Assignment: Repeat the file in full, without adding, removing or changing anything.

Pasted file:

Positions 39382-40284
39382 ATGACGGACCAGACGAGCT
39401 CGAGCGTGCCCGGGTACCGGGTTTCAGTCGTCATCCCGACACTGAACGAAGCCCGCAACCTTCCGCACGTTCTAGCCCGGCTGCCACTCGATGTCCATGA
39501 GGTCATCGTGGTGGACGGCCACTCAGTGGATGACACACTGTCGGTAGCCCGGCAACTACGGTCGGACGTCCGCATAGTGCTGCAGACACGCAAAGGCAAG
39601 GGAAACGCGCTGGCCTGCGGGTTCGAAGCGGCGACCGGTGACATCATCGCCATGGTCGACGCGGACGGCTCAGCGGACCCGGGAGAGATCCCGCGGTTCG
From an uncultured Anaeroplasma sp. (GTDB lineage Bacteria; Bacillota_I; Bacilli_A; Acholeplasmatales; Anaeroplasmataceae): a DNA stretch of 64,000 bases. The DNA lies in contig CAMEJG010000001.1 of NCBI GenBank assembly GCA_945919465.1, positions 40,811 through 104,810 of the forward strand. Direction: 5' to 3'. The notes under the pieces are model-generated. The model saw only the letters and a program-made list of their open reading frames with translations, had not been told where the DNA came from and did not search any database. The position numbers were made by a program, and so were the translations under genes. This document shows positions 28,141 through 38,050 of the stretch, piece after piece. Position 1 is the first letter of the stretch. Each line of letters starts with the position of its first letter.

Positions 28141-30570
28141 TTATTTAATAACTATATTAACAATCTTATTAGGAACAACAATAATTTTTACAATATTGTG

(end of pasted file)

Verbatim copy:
Positions 39382-40284
39382 ATGACGGACCAGACGAGCT
39401 CGAGCGTGCCCGGGTACCGGGTTTCAGTCGTCATCCCGACACTGAACGAAGCCCGCAACCTTCCGCACGTTCTAGCCCGGCTGCCACTCGATGTCCATGA
39501 GGTCATCGTGGTGGACGGCCACTCAGTGGATGACACACTGTCGGTAGCCCGGCAACTACGGTCGGACGTCCGCATAGTGCTGCAGACACGCAAAGGCAAG
39601 GGAAACGCGCTGGCCTGCGGGTTCGAAGCGGCGACCGGTGACATCATCGCCATGGTCGACGCGGACGGCTCAGCGGACCCGGGAGAGATCCCGCGGTTCG
From an uncultured Anaeroplasma sp. (GTDB lineage Bacteria; Bacillota_I; Bacilli_A; Acholeplasmatales; Anaeroplasmataceae): a DNA stretch of 64,000 bases. The DNA lies in contig CAMEJG010000001.1 of NCBI GenBank assembly GCA_945919465.1, positions 40,811 through 104,810 of the forward strand. Direction: 5' to 3'. The notes under the pieces are model-generated. The model saw only the letters and a program-made list of their open reading frames with translations, had not been told where the DNA came from and did not search any database. The position numbers were made by a program, and so were the translations under genes. This document shows positions 28,141 through 38,050 of the stretch, piece after piece. Position 1 is the first letter of the stretch. Each line of letters starts with the position of its first letter.

Positions 28141-30570
28141 TTATTTAATAACTATATTAACAATCTTATTAGGAACAACAATAATTTTTACAATATTGTG